From the wealthy West to the global South, Corporate Social Responsibility (CSR) has now become a mainstream concept. But did you know that India (in 2014) was the first country in the world to mandate a CSR Law? Since then, other countries have followed suit, including China and Indonesia. Now in business if you can articulate a real authentic social purpose for your organization, it can have real benefits.
This Asian superpower plays an important role in helping to transform agreements that govern our world, which are critical to address the challenges and reach net-zero greenhouse gas emissions by 2050. We need unprecedented collaboration and action between businesses, investors, and government. Home to one-sixth of the world’s population, India will be the world’s most populous country by 2030, playing a key role in determining the success or failure of the Sustainable Development Goals (SDGs). A rapidly growing economy, with a huge domestic market and an important role in global supply chains. Currently a $2.72 trillion economy, the Indian government has set the target of the country to become a $5 trillion economy in GDP terms by 2024. You will discover all this at the forthcoming, Bridge India’s Ideas for India conference (18-20 May).
India’s CSR law pushes businesses to invest their profits in areas such as education, poverty relief, gender equality and to alleviate hunger, as part of their CSR compliance. All businesses, national and multinationals, with annual revenues of more than Rs 10 billion (£105 million) must give two percent of their net profit to charity. The legislative change has made corporate India wake up to its wider social responsibilities. Research shows that since 2014, CSR spending by corporate India has increased significantly; and according to Rajesh Verma, Secretary in the Ministry of Corporate Affairs, in February this year, Indian companies have spent more than £10 million on CSR, since the framework came into force.
In January 2021, the government announced important amendments to this law, most importantly: allowing companies to undertake multi-year projects; making all agencies implementing CSR activities to be registered with the government; and restricting companies from appointing agencies to conduct their CSR activities. All these changes will mean that companies will be answerable for their social responsibility like never before.
India is under no illusion and knows that the SDGs must be implemented by 2030, which requires an immense effort not only from the government but also businesses. The developments in Europe – with the clamour for green recovery and the measures of Environment Social Governance regarding the sustainability and societal impact of an investment in a company or business – are having a significant impact on Indian companies with global ambitions.
A good example of this is Faradion, the world leader in non-aqueous sodium-ion cell technology, based in Sheffield, which has been recently welcomed into the Reliance family. Reliance will use Faradion’s state-of-the-art technology to strengthen and build its ambition to create one of the most advanced and integrated New Energy ecosystems and put India at the forefront of leading battery technologies.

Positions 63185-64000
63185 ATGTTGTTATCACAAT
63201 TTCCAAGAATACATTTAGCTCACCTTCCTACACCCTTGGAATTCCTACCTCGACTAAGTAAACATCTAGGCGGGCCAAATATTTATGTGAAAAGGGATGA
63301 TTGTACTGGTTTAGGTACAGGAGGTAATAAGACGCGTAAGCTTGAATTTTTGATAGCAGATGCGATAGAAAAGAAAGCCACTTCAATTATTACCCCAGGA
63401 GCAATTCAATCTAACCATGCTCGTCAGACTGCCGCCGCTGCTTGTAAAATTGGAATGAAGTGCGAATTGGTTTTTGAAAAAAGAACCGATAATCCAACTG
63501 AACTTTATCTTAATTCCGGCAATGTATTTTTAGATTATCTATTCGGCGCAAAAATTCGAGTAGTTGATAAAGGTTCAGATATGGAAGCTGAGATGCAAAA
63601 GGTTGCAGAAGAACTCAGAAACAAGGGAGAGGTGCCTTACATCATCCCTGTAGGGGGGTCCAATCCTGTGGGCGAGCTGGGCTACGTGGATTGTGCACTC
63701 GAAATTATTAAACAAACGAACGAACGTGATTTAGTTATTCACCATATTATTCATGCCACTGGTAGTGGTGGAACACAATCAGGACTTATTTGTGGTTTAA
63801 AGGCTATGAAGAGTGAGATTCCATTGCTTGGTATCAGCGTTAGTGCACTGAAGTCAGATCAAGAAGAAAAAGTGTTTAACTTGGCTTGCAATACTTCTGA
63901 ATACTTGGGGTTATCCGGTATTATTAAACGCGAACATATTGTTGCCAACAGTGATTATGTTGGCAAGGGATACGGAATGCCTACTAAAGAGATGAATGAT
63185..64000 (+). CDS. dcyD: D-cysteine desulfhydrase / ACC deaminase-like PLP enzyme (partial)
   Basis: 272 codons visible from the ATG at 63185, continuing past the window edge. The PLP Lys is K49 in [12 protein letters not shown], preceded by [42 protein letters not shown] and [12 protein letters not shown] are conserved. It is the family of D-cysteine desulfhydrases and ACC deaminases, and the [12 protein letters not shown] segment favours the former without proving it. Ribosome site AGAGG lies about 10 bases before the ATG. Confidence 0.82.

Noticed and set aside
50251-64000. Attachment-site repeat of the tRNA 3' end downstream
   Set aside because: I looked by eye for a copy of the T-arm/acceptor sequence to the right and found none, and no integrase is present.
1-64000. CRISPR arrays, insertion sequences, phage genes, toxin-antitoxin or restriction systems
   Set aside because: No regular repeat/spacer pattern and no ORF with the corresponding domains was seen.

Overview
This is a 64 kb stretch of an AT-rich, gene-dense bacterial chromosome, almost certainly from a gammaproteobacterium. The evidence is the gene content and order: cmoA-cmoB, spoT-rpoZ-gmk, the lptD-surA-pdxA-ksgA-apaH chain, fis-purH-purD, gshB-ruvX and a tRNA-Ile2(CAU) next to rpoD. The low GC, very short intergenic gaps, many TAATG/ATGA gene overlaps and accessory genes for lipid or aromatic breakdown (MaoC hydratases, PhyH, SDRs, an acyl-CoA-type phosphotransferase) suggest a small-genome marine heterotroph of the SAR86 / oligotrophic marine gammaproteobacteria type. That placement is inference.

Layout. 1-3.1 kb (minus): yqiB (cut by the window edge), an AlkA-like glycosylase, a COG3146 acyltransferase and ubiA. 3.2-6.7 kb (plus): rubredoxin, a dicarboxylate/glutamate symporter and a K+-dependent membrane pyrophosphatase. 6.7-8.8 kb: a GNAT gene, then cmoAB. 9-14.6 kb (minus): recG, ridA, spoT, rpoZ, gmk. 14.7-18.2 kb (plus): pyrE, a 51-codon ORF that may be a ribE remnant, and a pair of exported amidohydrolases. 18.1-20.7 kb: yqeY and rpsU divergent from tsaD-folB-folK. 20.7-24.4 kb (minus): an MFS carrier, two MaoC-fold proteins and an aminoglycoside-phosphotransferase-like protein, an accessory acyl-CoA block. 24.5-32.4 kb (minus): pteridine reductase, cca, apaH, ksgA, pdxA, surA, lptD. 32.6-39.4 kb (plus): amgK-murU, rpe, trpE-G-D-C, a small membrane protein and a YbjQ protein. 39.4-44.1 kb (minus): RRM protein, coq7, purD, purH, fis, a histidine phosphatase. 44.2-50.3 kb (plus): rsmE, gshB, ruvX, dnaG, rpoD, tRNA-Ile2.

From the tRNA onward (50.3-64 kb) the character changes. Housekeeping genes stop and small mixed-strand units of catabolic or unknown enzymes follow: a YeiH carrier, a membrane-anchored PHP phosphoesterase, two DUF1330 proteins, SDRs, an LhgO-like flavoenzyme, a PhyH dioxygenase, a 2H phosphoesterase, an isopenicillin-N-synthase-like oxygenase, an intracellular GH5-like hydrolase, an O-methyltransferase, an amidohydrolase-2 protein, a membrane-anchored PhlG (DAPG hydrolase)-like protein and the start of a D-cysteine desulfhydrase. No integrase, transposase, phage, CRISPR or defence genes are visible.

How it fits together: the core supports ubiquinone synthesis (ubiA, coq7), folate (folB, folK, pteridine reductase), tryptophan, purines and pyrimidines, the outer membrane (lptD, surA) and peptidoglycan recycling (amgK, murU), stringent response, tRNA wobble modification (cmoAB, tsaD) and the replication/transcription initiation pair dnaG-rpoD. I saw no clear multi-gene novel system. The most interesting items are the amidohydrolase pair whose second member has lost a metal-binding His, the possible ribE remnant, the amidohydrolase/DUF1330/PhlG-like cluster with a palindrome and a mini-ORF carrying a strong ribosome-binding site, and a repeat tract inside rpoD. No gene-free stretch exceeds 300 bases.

We will be hearing from Faradion’s CEO, James Quinn, who will be speaking at the Ideas for India conference. I was fortunate to interview James in April 2020 for my latest book, Corporate Social Responsibility Is Not Public Relations and at that time I knew that the world needed more CEOs like James with a real global outlook and strong sustainable values, who will help create the change that we and the planet desperately requires.
Now in our post-COVID world, consumers and employees want to see more CEOs lead with purpose. India has one of the highest numbers of social entrepreneurs emerging in the past decade and in the country’s recent history, CSR can be traced to Mahatma’s Gandhi’s concept of ‘trusteeship’. After independence in 1947, Gandhi urged the powerful Indian industrialists to share their wealth to help support the underprivileged within society, which gave rise to his idea of trusteeship. It is said that Gandhi regarded the Indian companies and industries as “Temples of Modern India” and influenced them to build trusts for colleges, research, and training institutes, along with enhancing social reforms like rural development, women empowerment, and education.
India is a vast and complex country, with extreme poverty and wealth, and a deep split between urban and rural populations – but CSR is one of the best ways to create transformation. The CSR Law ensures that it is no longer seen as corporate social assistance or philanthropy, but as essential to a good business strategy, helping reduce investment risks and enhancing business profits by improving transparency and accountability. India has a chance to show the world the impact of its approach.
Sangeeta Waldron is the author of Corporate Social Responsibility is Not Public Relations. She will be at the Ideas for India Conference on 20 May to discuss CSR – come meet her and receive a signed copy of her book.